Sandblaster painted inside my cook box....what do I do now?


 

JimV

TVWBB Pro
I have mentioned this on my Weber wheel thread but I wanted to get opinions of the whole group on this one. Long story short I asked my sand blaster to not only blast but to paint as well. He has done many professional grills and really knows what he is doing. I picked up my cook boxes today and there were tow issues......
1. He used Rustoleum High Heat roll on...( he uses a spray gun ) and as I have mentioned here before it dries brown :(
2. He painted inside my cook box!!!!!!
Please chime in.......wont this off gas and release poisonous fumes? I have to be honest I wouldnt eat a steak or anything else cooked from a freshly painted inside of a cook box........I would think it would off gas the entire time. Especially this tar like grill paint we use. See pic 20211117_182743.jpg
 

Ed Pinnell

TVWBB Guru
JimV, there's a variety of media available to blasters as well as various grit sizes. Did you talk to your blaster/painter about the miscommunication and see what he offers to do for you to make it right? If blasting is off the table, there is always chemical strippers...or go old school with wire wheeling. No, I would not want to eat off of that grill...it might be ok but when it comes to food prep you can't cut corners, IMO.

EDIT: Even using chemical strippers on it might not be a good idea...how about pressure washing to remove the paint? It can't be completely cured yet. Try renting a high pressure gasoline-powered pressure washer maybe.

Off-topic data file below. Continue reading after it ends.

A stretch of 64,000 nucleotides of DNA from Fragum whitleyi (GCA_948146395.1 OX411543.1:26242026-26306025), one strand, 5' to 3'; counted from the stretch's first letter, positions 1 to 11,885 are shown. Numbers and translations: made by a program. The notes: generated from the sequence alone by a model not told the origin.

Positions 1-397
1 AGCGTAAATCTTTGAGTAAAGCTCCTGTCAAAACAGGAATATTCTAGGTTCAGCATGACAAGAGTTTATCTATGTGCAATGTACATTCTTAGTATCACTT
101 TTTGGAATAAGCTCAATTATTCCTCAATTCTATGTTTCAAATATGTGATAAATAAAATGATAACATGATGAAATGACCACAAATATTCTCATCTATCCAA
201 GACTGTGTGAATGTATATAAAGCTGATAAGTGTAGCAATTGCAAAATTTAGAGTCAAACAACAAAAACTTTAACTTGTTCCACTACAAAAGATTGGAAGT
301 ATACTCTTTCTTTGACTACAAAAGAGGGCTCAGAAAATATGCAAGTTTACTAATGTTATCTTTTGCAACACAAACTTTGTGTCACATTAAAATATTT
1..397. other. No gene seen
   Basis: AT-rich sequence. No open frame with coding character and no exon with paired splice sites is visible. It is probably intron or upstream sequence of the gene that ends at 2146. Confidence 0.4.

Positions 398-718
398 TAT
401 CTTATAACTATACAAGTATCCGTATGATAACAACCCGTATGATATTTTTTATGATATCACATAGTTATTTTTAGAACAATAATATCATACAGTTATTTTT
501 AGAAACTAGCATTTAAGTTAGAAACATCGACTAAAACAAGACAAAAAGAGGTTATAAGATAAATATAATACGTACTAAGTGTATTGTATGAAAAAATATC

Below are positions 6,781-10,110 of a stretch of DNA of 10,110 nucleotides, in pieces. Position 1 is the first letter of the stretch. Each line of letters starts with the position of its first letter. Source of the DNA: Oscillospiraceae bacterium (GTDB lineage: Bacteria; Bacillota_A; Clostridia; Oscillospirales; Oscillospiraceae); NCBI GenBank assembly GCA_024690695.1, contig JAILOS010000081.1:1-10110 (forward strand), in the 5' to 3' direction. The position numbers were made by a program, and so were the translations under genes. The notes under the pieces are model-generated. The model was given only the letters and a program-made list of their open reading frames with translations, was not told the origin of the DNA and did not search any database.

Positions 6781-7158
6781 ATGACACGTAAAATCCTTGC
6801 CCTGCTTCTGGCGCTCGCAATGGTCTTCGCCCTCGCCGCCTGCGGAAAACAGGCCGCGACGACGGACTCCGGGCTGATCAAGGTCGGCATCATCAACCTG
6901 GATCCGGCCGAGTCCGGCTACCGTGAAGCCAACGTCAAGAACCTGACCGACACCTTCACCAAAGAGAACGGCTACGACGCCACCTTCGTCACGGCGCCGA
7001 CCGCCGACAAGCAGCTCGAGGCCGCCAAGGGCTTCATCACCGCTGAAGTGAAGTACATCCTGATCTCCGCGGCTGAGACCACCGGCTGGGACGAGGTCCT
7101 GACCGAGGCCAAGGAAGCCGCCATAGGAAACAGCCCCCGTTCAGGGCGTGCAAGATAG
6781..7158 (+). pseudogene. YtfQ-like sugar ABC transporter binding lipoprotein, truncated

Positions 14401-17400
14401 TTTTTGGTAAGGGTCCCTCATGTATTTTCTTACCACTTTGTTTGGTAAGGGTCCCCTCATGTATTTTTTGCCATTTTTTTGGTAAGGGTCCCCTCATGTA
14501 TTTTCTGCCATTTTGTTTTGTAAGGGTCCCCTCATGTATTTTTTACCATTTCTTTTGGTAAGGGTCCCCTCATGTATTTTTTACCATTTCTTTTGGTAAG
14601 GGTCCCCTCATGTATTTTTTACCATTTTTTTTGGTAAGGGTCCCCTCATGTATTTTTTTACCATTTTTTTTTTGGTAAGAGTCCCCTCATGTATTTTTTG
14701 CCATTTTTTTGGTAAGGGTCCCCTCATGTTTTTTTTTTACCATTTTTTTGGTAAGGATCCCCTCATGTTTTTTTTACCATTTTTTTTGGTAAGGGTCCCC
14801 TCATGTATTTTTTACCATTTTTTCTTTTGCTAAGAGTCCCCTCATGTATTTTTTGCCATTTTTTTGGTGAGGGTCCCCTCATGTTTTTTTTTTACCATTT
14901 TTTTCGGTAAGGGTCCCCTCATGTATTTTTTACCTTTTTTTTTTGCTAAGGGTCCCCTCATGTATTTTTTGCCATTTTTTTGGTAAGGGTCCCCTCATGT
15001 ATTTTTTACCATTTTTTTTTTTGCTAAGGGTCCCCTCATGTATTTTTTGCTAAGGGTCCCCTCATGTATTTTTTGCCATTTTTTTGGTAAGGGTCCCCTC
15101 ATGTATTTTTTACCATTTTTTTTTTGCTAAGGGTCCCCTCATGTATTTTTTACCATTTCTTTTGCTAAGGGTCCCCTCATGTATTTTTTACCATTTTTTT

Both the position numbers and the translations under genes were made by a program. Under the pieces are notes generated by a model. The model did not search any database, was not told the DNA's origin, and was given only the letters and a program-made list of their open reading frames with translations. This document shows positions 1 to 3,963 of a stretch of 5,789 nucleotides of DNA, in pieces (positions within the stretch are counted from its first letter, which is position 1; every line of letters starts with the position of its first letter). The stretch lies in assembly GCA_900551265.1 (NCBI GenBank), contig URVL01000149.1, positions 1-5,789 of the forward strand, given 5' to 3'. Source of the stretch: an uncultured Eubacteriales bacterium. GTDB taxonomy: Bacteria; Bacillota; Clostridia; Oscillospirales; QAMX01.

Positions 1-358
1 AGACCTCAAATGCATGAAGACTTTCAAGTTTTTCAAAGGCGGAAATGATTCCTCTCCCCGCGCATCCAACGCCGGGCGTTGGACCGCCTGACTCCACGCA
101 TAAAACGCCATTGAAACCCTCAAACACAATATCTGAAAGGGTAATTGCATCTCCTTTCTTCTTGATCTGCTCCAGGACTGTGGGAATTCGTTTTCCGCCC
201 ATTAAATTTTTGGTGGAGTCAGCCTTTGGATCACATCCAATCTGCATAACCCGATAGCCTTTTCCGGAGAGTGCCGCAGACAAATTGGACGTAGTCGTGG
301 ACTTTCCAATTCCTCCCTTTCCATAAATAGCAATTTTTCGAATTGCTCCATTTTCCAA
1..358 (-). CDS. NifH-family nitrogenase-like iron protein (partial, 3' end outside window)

JimV

TVWBB Pro
Ya I do have that in my favor.......I think the paint is still soft....I will talk to Mr Blaster tomorrow.......I cant catch a break....now I have one blasted box with pin holes and two brown boxes inside and out. Strike 3!!!!!
 

Jon Tofte

TVWBB Hall of Fame
That is certainly disappointing. I have always chimed in with everyone else about never painting the inside, and to be honest I never will. But, the curiosity side of me does kind of wonder just how valid our concerns about fumes really are. I have no doubt when you first do a burn-off that fumes are emitted and that they would NOT be good for you or your food. But is that really true after several hours of high heat curing? I don't know, and I don't intend to be a guinea pig to find out. Just wonder, though.
 

Ed Pinnell

TVWBB Guru
There is soda blasting, glass bead blasting, and walnut shell blasting, to name a few, that is less agressive and kinder to our cast aluminum cookboxes. The media is more expensive than aluminum oxide or silica sand so your blaster may not want to use it, and an experienced blaster can adjust the air pressure to dial it in even further. I think if you were to ask Rustoleum about painting the inside of a barbeque they wouldn't recommend it just for liability reasons. I think if you sell this to someone there would be a fair chance they wouldn't be happy. How nany boxes are you talking about? And are you thinking removing the paint inside and out?